Pharmacists in Liberia report that the fight against Ebola is gaining momentum with traditional leaders in rural villages implementing measures to stop transmission.
David Sumo, president of the Pharmaceutical Association of Liberia, says leaders in rural communities have taken steps to prevent transmission of the virus, and that the focus is now shifting to urban slum districts.
“About a month ago, the entire health system was overrun by the situation,” he says. “The daily death rate was somewhere between 60 and 100. Denial was still a major issue. Observing basic hygiene practices, harmful traditional and religious practices were still a challenge, especially in rural parts and slum communities.”
Sumo says traditional leaders in rural villages have now put into place practices to stop transmission and that the biggest challenges are now in the urban populated slum communities.
Earlier predictions were that the situation would worsen until January 2015, but that has changed, says Sumo. “The US Centers for Disease Control and Prevention and the United Nations are now predicting that with the rapid change in behaviour and practices, we may put this under total control in the next three months.”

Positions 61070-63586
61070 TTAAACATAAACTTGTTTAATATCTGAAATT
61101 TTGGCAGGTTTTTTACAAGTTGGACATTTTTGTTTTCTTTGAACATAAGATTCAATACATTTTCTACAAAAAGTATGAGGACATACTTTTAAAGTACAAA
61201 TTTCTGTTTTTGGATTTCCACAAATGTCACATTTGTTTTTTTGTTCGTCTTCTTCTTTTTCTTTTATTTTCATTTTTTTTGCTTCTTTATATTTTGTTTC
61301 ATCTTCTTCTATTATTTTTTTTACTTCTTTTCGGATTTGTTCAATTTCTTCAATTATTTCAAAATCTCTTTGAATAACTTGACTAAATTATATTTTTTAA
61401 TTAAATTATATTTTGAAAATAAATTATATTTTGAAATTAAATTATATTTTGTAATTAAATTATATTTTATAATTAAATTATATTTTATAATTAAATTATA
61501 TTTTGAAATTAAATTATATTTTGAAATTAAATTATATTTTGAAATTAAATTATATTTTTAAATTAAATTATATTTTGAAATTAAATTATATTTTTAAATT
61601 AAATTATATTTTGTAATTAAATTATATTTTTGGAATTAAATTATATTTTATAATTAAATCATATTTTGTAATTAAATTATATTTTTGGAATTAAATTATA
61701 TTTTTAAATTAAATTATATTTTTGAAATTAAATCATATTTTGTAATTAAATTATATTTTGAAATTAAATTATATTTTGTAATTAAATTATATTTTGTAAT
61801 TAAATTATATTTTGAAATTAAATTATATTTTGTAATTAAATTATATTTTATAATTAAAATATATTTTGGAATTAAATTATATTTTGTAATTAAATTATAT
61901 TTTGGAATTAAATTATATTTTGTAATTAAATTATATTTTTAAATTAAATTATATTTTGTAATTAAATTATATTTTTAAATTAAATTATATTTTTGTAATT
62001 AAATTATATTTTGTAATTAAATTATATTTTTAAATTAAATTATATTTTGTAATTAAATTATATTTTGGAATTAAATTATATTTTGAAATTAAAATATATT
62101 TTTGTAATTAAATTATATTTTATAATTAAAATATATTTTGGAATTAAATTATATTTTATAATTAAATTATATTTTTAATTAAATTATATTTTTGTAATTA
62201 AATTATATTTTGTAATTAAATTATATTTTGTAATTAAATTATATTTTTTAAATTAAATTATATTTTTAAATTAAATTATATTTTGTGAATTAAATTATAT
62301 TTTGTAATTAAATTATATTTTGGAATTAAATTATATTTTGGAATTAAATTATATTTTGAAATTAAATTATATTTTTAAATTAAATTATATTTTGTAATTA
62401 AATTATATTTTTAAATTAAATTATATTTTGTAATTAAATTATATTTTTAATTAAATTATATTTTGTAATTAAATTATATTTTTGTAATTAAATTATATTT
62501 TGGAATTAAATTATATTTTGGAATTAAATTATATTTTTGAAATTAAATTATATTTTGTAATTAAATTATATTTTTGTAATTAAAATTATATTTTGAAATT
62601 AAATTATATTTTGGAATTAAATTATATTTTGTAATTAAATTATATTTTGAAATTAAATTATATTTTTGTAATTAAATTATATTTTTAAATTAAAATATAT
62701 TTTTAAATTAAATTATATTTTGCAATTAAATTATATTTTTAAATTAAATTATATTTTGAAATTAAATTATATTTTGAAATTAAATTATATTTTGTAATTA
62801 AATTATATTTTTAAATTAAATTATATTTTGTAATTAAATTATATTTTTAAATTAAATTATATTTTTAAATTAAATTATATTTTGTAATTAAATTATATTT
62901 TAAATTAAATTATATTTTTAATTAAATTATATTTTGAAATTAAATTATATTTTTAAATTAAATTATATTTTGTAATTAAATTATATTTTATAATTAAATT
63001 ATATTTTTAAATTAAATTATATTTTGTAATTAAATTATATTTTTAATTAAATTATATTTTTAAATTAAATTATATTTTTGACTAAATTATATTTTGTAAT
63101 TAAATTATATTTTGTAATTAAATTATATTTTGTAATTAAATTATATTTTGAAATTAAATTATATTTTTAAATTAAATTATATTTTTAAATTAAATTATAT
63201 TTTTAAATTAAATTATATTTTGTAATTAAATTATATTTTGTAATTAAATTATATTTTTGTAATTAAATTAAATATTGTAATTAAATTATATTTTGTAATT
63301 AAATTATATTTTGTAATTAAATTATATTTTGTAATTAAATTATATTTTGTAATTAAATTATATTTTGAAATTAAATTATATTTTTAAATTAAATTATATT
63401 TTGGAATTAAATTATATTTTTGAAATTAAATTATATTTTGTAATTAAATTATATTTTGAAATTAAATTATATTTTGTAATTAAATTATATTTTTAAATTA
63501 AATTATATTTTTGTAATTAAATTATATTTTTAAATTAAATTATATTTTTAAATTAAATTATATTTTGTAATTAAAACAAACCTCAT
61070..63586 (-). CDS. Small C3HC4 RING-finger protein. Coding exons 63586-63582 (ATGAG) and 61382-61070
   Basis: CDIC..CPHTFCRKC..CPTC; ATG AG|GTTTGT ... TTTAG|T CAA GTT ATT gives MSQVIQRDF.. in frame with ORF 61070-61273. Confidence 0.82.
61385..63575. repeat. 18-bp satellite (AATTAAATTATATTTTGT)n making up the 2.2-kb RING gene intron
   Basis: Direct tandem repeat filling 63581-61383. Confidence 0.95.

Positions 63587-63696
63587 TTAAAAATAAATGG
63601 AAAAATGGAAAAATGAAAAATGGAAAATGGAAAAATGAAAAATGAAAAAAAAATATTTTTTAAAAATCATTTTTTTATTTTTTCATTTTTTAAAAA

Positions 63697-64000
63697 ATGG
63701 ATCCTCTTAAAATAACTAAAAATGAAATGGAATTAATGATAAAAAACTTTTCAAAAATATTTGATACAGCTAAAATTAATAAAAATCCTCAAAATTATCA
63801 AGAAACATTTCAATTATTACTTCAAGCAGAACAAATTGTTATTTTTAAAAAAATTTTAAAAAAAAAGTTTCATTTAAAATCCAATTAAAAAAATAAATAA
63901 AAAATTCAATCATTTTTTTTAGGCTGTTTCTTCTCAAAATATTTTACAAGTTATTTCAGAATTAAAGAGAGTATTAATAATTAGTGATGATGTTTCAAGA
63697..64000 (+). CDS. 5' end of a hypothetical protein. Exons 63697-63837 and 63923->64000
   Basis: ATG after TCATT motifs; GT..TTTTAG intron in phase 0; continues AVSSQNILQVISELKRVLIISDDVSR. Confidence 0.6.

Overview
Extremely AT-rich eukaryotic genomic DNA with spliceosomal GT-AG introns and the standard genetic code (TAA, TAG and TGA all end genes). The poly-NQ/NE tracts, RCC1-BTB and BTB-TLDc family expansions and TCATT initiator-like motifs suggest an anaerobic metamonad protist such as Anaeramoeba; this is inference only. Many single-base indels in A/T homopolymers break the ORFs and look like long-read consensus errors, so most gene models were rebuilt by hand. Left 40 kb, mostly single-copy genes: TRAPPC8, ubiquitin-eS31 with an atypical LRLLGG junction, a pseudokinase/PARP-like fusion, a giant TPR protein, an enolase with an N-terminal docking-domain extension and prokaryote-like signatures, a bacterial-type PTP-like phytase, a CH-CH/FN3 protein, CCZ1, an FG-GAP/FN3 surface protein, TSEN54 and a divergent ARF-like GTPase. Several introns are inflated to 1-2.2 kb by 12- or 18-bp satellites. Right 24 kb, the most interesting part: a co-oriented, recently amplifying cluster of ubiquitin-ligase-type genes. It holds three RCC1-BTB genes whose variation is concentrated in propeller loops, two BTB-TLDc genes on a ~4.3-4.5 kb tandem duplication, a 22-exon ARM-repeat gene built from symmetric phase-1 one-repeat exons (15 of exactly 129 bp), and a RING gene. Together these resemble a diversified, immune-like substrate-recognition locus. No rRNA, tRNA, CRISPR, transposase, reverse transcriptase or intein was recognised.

His comments came along with the publication in Liberia of a training guide designed for pharmacy and drug store dispensers. It explains how to spot a suspected case of Ebola and what action should be taken.
The guide starkly illustrates the scale of the challenges the country still faces in tackling the virus.
The guide advises staff to install a hand washing station in their store, never to touch a customer and to stay behind their counter. They are told to wash the counter and other surfaces with a light chlorine solution. A stronger solution should be used to mop the floor, according to the guidance prepared by the Pharmaceutical Association of Liberia, the Liberia Medicines and Health Products Regulatory Authority and others.
If they suspect a person has contracted Ebola, staff are told to keep the patient outside the store and not to touch them. They must call an emergency number and wait for a mobile health team to arrive, which they are warned may take some time.
As of 15 October 2014, there have been 4,249 confirmed, probable or suspected cases of Ebola in Liberia and an estimated 2,458 deaths, according to the World Health Organization. The number of health workers who have contracted the disease is 209, of whom 96 have died.